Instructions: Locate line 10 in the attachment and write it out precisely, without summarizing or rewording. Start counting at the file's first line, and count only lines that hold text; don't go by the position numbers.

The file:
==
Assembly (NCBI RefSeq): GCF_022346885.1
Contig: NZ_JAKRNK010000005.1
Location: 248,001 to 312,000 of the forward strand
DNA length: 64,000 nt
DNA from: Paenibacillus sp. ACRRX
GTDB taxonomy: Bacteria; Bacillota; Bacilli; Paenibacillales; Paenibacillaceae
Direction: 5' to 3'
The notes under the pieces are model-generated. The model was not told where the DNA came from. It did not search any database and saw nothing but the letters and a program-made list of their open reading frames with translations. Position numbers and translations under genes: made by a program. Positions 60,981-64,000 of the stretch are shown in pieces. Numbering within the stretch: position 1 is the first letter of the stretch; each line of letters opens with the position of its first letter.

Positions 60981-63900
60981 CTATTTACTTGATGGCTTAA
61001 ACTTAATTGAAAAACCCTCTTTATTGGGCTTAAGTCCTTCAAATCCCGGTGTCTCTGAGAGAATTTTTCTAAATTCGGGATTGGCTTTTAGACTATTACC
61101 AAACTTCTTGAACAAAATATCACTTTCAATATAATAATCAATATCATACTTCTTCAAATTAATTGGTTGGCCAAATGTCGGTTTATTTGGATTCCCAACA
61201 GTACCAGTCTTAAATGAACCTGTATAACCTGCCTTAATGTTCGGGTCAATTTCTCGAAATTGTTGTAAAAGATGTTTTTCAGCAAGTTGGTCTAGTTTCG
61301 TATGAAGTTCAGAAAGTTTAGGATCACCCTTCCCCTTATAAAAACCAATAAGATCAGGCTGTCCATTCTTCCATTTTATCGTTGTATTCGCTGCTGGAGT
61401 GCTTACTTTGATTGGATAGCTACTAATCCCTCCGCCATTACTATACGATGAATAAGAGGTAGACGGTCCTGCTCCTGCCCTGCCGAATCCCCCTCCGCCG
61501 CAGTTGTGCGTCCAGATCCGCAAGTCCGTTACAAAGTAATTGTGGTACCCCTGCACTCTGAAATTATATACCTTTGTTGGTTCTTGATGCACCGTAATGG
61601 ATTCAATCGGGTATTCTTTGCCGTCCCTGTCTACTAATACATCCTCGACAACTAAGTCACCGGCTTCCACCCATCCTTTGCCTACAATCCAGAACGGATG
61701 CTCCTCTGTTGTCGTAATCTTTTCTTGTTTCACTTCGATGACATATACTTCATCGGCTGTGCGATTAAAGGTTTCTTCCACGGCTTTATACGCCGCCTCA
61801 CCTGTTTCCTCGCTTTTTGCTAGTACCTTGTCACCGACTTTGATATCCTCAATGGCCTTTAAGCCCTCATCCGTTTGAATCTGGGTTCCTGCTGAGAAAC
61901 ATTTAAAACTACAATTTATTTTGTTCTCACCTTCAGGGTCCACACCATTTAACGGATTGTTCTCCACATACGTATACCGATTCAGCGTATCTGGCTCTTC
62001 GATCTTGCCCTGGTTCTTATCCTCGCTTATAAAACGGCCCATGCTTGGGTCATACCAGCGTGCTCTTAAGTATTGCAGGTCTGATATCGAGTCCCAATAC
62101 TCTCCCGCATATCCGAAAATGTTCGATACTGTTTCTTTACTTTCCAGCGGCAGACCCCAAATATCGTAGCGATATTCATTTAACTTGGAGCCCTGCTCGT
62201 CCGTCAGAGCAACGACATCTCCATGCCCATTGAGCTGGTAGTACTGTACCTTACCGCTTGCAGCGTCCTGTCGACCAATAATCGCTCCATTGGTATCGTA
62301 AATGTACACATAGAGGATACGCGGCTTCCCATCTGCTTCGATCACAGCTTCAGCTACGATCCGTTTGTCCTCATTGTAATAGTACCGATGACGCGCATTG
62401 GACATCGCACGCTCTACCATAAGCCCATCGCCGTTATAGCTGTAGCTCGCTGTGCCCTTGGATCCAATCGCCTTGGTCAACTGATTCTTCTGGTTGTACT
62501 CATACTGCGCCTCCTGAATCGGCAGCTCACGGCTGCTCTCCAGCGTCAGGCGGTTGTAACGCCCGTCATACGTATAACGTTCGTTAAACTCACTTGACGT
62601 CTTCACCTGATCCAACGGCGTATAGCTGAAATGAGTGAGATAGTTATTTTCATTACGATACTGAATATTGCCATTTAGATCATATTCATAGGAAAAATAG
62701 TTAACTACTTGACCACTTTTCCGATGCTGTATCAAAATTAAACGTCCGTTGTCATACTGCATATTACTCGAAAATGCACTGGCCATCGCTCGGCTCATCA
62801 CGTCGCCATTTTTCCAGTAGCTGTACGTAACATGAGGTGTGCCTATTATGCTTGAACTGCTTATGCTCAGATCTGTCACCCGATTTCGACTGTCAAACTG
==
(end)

60981 CTATTTACTTGATGGCTTAA